Tag Archive: eye gaze

PrAACtical Resources: Downloadable AAC Posters

February 13, 2017 by - 2 Comments

PrAACtical Resources: Downloadable AAC Posters

Looking for some additional AAC-related resources?  CALL Scotland has some wonderful resources that can be displayed as posters, and/or used as handouts for meetings/trainings (click here). Here’s a sampling of what you’ll find.   And don’t miss this interactive flyer that takes you to PowerPoint books.  ‘Thanks to the wonderful team at CALL Scotland for making and sharing these terrific resources.

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PrAACtical Resources: Developing Touchscreen, Switch and Eye Gaze Skills

January 19, 2017 by - Leave your thoughts

PrAACtical Resources: Developing Touchscreen, Switch and Eye Gaze Skills

As a speech-language pathologist, most of my attention goes to strategies for building language and communication, but there is, of course, much more to AAC. The Independent Living Centre Western Australia (ILC)  has a wonderful set of resources that focus on the operational aspects of AAC, a critical area for many individuals with complex communication needs. This is a great site to check out for ‘how-to’ information on how to help AAC users develop skills with direct selection (eye gaze, touch screen) and scanning. Many thanks to ILC and the Unlocking Abilities Project for making these available.  

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AAC Assessment Corner with Vicki Clarke: The Eyes Have It-Assessment Considerations for High Tech Eye Gaze Access

May 5, 2016 by - 6 Comments

AAC assessment is an area that most professionals struggle with for one reason or another. I am so grateful to Vicki Clarke for returning to share her thoughts on the prAACticalities of conducting these evaluations. If you are looking for tips on assessing someone who needs high tech eye gaze AAC, this post is for you. For other posts authored by Vicki, click here. ::::::::::::::::::::::::::::::::::::::::::::::::::::::::::: The Eyes Have It:  Assessment Considerations for High Tech Eye Gaze Access Eye gaze control for AAC device access is a hallmark technological achievement in the world of speech generating devices.  For people with significant motor challenges we are no longer limited to scanning as our one choice for AAC access.  AAC Specialists have been using light tech eye gaze boards and PVC pipe frames with these friends for years, but now we are able to offer voice output. Eye gaze is for a much... [Read More...]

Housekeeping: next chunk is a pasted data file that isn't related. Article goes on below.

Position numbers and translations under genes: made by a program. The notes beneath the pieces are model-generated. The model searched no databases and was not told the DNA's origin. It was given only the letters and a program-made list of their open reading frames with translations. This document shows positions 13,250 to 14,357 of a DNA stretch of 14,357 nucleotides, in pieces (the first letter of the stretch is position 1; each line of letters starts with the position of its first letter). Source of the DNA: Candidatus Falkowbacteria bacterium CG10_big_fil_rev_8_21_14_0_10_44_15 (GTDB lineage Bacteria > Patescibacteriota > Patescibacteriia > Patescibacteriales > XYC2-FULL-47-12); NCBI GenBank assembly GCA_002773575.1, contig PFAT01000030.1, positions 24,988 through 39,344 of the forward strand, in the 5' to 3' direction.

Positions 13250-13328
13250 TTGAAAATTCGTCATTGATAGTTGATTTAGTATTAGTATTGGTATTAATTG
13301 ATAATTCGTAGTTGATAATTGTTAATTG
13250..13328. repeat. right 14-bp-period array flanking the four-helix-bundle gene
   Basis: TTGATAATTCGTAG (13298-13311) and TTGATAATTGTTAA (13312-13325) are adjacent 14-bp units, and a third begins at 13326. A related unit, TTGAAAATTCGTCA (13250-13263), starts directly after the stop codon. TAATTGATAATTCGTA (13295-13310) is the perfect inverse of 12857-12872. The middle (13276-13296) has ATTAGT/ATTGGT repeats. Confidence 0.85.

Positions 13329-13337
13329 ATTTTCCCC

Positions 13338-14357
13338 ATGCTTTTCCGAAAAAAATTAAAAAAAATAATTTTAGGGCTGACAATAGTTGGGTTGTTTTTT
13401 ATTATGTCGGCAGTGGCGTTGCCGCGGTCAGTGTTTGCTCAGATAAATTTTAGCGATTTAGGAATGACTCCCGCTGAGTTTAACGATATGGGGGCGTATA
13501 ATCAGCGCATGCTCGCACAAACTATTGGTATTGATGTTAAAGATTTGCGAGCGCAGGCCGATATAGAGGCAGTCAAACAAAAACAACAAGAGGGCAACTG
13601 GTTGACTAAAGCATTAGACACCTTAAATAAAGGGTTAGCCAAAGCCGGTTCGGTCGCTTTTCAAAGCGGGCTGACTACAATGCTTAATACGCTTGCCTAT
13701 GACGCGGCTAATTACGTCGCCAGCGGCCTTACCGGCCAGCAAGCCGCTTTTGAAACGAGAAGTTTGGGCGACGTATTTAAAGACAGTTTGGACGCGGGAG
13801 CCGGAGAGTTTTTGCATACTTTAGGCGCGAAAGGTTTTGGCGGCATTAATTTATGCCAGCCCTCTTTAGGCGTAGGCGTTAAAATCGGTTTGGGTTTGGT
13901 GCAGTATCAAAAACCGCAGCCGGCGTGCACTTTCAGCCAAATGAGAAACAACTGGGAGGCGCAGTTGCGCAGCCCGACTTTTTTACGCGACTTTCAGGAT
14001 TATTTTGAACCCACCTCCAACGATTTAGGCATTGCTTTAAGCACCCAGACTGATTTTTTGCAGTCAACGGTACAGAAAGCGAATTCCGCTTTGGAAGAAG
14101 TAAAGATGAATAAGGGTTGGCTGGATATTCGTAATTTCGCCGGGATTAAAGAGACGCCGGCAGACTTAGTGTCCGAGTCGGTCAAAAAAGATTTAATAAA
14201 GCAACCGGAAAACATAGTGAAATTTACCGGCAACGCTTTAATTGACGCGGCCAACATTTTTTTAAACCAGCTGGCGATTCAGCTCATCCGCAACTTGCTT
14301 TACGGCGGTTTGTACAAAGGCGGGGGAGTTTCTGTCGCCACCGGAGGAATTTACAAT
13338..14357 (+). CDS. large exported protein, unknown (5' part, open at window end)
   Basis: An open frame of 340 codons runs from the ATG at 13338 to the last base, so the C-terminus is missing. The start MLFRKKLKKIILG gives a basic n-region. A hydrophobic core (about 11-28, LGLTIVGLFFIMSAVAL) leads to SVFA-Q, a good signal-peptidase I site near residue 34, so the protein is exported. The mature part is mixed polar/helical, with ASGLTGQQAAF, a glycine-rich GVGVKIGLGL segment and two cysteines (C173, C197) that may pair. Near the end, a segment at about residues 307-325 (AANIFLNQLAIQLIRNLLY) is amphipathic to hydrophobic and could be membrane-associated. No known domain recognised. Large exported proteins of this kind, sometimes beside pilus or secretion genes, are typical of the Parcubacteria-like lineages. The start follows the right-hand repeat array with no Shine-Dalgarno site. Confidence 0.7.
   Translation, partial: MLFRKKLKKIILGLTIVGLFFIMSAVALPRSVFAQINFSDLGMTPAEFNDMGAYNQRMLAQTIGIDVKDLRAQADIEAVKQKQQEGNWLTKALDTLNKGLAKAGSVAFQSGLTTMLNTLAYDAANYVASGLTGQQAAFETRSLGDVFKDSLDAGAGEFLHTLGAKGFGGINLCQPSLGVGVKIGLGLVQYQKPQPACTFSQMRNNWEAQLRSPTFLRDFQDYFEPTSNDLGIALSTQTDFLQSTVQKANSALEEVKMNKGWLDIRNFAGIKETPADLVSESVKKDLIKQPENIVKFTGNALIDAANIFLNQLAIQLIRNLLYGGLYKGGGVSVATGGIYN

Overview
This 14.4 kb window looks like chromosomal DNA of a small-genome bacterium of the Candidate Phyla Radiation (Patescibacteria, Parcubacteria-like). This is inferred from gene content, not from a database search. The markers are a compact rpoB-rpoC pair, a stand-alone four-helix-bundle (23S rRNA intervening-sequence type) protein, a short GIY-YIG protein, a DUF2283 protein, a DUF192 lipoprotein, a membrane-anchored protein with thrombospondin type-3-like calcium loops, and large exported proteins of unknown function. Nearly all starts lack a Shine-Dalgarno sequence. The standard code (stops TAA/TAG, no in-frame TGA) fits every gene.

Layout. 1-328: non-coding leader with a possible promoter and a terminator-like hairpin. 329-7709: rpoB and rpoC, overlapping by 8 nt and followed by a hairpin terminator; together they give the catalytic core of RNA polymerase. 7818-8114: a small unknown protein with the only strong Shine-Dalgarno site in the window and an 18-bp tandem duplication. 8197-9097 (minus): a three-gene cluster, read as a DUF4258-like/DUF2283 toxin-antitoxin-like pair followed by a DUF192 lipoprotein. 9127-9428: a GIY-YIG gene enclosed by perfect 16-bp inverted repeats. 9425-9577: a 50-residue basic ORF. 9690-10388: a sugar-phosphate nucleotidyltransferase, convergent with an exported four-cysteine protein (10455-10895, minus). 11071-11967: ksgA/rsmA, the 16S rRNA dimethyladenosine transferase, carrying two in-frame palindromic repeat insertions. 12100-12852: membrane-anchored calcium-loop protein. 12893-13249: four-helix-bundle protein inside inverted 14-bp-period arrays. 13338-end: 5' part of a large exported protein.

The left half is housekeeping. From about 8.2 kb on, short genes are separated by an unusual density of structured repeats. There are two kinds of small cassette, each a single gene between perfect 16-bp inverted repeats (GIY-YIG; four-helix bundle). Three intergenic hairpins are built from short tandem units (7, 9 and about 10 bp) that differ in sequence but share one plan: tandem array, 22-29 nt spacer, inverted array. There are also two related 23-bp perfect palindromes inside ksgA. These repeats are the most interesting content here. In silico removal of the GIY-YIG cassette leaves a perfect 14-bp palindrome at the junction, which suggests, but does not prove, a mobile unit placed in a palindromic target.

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PrAACtically Reading with Karen Natoci: Are You My Mother?

February 15, 2016 by - Leave your thoughts

PrAACtically Reading with Karen Natoci: Are You My Mother?

We get many requests to do more posts on providing AAC supports to children who use alternative access. Karen Natoci must have read my mind when she wrote this month’s PrAACtically Reading post because she gave us lots of ideas for shared reading with a child who is learning to use eye gaze for communication. The book that she chose is a P.D. Eastman classic that many of us remember from our own childhoods. Happy reading! Shared Reading Using Eye Gaze Book: Are You My Mother? by P.D. Eastman CORE Words to practice using: you, want, where, look, more, no, go, like, oh no! mine FRINGE Words to practice using: Animal names, mother, snort!! I am happy to share this lesson plan to describe the integration of early eye gaze and switch use to foster engagement while reading the delightful book, Are you My Mother? (authored by P.D. Eastman). Today, I chose... [Read More...]

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Video of the Week: Communication Through Eye Pointing

June 17, 2015 by - Leave your thoughts

Video of the Week: Communication Through Eye Pointing

When people have significant motor impairments, finding a sustainable way for them to select and convey messages is a challenging task. This week, we turn to the ALS Association of Iowa for two wonderful videos on how to use ‘no tech’ eye gaze boards for communication. Direct Links to Videos Etran https://www.youtube.com/watch?v=LLkpRbUQzVo Eye Link https://www.youtube.com/watch?v=eHyXCcS38XM

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The Faces of AAC: Gretchen and Zach

October 16, 2014 by - Leave your thoughts

The Faces of AAC: Gretchen and Zach